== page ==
Urbanavichus, G., Vondrak, J., Urbanavichene, I., Palice, Z. & Malíček, J. (2020) Lichens and allied nonlichenized fungi of virgin forests in the Caucasus State Nature Biosphere Reserve (Western Caucasus, Russia). Herzogia33(1): 90-138.
Woods, R.G. & Coppins, B.J. (2012) A Conservation Evaluation of British Lichens and Lichenicolous Fungi. Species Status No. 13. JNCC, Peterborough.
Find out more about the IUCN Red List Categories and Criteriahere.
TYPE. IRELAND. Kerry, Killarney, Torc cascade, on mossy trees, 4.VIII.1933, G. Degelius s.n. (UPS, holotype).
Description. Lichenized fungus.
Thallus foliose, up to 5 cm diam., becoming markedly swollen when wet. Lobes 5–10 mm wide, overlapping with raised, rounded or partly dissected margins; swelling markedly when wet. Upper surface brownish or bluish gray, ± transversely wrinkled-striate. Vegetative diaspores isidia: coarse, nodular, in patches, or lobules developing along margins and on the surface. Lower surface paler, uniformly finely pubescent-tomentose; tomental hairs ~20 µm long with globose end cells. Photobiont Nostoc cyanobacteria; cells in chains. Apothecia not known.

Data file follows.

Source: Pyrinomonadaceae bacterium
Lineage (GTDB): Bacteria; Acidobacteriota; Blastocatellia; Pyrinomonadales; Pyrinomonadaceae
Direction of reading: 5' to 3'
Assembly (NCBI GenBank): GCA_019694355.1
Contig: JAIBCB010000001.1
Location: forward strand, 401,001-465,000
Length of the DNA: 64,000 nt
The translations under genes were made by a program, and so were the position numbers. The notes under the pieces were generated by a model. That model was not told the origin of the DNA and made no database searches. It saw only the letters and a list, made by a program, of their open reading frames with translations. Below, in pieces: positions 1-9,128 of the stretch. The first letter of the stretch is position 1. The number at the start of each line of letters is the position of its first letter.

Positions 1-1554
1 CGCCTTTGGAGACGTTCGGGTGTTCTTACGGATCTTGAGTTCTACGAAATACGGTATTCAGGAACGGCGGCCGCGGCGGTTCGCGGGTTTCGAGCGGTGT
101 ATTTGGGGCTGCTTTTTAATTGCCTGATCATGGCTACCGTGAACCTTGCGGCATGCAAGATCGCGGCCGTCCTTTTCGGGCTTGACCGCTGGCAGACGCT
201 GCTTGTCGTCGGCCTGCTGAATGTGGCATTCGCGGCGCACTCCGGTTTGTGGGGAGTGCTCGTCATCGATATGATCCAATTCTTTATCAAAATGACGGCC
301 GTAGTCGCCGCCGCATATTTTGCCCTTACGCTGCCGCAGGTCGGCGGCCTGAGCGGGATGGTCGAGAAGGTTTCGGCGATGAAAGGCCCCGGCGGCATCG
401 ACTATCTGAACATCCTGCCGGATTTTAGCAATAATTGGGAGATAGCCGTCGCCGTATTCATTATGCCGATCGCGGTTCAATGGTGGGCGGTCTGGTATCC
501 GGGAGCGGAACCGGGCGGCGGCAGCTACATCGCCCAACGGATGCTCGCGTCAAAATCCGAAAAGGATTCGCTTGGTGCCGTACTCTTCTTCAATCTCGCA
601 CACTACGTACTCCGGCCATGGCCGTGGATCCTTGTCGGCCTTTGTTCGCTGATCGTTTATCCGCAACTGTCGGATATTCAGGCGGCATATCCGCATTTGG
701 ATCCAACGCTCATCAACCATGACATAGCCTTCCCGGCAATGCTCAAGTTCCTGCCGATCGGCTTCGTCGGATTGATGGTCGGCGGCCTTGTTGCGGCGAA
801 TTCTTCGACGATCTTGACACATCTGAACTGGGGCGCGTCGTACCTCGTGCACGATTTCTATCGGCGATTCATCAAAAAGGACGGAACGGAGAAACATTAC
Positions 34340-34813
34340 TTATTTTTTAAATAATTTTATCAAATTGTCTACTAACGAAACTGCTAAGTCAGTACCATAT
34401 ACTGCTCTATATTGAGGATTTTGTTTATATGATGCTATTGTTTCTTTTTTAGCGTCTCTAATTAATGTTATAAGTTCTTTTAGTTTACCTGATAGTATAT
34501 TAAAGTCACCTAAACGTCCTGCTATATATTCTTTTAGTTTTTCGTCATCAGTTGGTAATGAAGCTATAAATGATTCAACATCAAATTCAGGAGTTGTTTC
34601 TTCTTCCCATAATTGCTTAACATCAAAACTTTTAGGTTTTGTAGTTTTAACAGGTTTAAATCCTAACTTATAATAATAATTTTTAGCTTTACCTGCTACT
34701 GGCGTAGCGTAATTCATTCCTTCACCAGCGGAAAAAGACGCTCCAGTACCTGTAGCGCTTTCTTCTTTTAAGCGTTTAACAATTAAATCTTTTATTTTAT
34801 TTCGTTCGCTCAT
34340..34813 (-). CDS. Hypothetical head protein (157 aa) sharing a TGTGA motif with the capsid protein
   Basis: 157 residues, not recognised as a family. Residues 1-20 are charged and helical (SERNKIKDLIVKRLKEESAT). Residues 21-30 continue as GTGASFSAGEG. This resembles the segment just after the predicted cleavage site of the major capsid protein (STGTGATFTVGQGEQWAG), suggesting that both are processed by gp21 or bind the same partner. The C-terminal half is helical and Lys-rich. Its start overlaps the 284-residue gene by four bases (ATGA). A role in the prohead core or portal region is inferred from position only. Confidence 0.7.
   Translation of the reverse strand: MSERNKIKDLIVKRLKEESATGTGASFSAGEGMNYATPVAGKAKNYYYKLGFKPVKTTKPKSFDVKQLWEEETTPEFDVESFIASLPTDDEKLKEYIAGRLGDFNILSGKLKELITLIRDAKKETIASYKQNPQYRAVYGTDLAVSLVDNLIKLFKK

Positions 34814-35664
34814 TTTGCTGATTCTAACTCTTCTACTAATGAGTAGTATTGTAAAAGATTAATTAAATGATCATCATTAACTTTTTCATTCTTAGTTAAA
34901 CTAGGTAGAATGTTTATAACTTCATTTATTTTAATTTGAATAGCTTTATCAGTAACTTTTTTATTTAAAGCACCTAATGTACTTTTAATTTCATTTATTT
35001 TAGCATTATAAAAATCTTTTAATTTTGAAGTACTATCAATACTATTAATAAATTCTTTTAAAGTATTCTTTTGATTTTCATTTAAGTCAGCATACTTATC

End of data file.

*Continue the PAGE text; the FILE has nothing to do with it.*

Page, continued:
Substrate and Habitat. Corticolous on trunks in sheltered forests.
Distribution. Amphi-atlantic; in North Carolina found in the Blue Ridge ecoregion.
Anderson, F. (2012) Reports of Leptogium hibernicum from the southern Appalachian Mountains, a major range extension for the species in North America. Opuscula Philolichenum11: 135-138
Gilbert, O.L. & P.M. Jørgensen. (2009) Leptogium (Ach.) Gray (1821). Pp. 541-551 in Smith, C.W., A. Aptroot, B.J. Coppins, A. Fletcher, O.L. Gilbert, P.W. James & P.A. Wolseley (eds.). The Lichens of Great Britain and Ireland. The British Lichen Society, London.